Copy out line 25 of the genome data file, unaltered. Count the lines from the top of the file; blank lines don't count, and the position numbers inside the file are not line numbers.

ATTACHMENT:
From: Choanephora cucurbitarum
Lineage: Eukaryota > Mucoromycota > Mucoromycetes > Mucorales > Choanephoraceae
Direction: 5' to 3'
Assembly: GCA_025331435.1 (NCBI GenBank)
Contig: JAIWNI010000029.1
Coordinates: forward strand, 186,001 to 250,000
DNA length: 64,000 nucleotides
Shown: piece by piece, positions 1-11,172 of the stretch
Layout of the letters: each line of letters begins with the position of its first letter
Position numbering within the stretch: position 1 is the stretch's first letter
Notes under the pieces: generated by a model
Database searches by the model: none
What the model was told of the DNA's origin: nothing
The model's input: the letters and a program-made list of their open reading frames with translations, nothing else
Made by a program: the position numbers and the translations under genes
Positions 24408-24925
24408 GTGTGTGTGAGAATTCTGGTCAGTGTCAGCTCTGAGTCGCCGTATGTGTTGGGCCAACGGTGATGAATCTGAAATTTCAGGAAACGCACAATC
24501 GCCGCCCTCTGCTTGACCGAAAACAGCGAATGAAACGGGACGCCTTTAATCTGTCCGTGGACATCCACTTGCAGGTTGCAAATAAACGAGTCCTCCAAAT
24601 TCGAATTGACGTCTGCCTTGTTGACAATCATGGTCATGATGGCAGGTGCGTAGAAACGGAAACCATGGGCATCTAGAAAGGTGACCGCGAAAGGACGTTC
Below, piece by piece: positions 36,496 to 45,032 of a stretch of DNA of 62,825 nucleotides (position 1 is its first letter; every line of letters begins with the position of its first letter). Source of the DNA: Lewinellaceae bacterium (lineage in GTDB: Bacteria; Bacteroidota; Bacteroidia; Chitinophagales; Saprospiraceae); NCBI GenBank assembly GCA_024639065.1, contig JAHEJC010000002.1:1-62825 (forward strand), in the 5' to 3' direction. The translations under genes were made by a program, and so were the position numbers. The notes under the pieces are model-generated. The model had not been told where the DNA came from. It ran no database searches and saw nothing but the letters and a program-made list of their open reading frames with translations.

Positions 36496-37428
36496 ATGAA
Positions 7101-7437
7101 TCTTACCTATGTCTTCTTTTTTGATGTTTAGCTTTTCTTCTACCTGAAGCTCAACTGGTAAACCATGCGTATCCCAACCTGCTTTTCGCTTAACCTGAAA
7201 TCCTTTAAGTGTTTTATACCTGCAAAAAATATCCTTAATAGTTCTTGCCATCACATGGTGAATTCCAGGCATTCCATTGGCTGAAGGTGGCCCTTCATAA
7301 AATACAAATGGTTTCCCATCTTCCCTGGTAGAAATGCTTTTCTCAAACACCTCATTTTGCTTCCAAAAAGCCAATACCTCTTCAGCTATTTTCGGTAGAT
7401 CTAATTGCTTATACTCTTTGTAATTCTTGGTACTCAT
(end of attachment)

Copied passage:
7201 TCCTTTAAGTGTTTTATACCTGCAAAAAATATCCTTAATAGTTCTTGCCATCACATGGTGAATTCCAGGCATTCCATTGGCTGAAGGTGGCCCTTCATAA